Just Thinking about Science Triggers Moral Behavior

Public opinion towards science has made headlines over the past several years for a variety of reasons — mostly negative. High profile cases of academic dishonesty and disputes over funding have left many questioning the integrity and societal value of basic science, while accusations of politically motivated research fly from left and right. There is little doubt that science is value-laden. Allegiances to theories and ideologies can skew the kinds of hypotheses tested and the methods used to test them. These, however, are errors in the application of the method, not the method itself. In other words, it’s possible that public opinion towards science more generally might be relatively unaffected by the misdeeds and biases of individual scientists. In fact, given the undeniable benefits scientific progress yielded, associations with the process of scientific inquiry may be quite positive.

Science bitches! Not only does it work, it makes you want to be a better person too.

To quote one of my favourite people, Sam Harris:

“I would challenge anyone here to think of a question upon which we once had a scientific answer, however inadequate, but for which now the best answer is a religious one.”

And it’s as simple as that. Science has a better answer than religion for every question ever asked. The opposite has never happened. I find that fascinating since there are four billion people on the planet that claim to have a direct line to the almighty creator of the universe who has all knowledge. I know so many Christians who have ‘a personal relationship with Jesus Christ’ that I could start my own mega-church, were I that way inclined. And yet somehow science progresses every day of every week steadily making our lives better; making our lives longer, making us more healthy, helping amputees, curing diseases, exploring other planets, expanding our knowledge of everything from subatomic particles to galaxy superclusters.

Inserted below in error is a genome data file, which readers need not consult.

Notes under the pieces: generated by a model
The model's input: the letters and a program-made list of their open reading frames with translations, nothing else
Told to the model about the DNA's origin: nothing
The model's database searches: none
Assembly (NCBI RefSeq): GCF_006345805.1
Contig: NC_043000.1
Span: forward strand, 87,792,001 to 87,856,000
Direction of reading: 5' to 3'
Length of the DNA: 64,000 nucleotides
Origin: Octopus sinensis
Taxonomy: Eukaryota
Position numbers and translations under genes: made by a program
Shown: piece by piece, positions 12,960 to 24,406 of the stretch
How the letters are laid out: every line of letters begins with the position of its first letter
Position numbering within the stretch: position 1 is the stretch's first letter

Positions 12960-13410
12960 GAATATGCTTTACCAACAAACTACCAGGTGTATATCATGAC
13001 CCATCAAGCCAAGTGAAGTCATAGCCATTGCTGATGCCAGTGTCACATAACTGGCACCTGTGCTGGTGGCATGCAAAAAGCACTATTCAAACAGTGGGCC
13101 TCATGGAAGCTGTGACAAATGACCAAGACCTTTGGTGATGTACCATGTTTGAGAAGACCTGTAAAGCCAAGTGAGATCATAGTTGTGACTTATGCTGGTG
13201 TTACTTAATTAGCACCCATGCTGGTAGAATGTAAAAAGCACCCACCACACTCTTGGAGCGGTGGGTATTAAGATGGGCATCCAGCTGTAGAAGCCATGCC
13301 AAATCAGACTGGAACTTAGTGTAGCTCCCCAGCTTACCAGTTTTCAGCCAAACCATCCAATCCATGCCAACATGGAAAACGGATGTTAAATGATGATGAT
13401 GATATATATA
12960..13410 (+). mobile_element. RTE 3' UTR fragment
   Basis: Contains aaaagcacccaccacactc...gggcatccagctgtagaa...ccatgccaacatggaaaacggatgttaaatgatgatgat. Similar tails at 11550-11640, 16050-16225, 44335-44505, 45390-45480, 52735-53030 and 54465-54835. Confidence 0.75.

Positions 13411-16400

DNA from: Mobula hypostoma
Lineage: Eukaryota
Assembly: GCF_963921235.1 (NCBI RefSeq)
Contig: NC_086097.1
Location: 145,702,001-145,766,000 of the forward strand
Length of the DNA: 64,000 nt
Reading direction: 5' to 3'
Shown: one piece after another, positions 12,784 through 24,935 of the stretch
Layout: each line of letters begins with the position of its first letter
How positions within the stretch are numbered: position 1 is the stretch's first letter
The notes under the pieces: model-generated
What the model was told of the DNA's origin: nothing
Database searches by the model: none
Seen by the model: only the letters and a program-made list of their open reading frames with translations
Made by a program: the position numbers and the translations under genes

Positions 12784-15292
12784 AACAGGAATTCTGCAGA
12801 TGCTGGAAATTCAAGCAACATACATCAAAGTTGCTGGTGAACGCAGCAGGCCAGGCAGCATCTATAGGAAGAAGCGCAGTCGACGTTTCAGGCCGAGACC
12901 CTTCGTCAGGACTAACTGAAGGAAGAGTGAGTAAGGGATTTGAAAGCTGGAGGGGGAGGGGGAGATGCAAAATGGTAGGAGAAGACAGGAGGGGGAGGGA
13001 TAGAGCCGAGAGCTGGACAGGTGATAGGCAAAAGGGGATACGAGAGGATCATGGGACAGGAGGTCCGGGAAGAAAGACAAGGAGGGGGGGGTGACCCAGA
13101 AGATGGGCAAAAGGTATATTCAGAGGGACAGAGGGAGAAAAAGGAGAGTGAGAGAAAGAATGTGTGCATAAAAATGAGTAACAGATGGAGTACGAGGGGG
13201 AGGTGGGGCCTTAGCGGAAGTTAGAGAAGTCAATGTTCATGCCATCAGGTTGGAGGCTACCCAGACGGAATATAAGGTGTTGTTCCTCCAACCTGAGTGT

Creationism? Religion? World wide floods, 600 year old men building wooden boats to save ten million species of animal, talking snakes, witch burning and human sacrifice. It’s laughable.

Science. It works, bitches.

I watched this video last night and as surprising as it may be, I love it. It’s unlikely to be everybody’s cup of tea but there is something fundamentally awesome about the brilliance and effort that went into solving the famous Fermat’s Last Theorem.

In number theory, Fermat’s Last Theorem (sometimes called Fermat’s conjecture, especially in older texts) states that no three positive integers a, b, and c can satisfy the equation an + bn = cn for any integer value of n greater than two.

On the surface it’s a pretty straightforward proposition… I’ll let Simon Singh tell the story of Andrew Wiles and Fermat’s Last Theorem:

Not every person has the opportunity to have such a seminal moment in their career. To be fair, it took years and years of effort, brilliance, insight and work for that seminal moment to occur for Andrew Wiles.

I try to imagine what it must be like to arrive at the proof, to know that you are the only person in hundreds of years – possibly ever – to know what you know. I try to imagine what it would be like to know that nothing you do for the rest of your life will compare to the perfection you had just accomplished.

It makes me a little sad that I do not and most likely will never understand most of what the video talks about.

Congratulations Andrew Wiles. I stand in awe.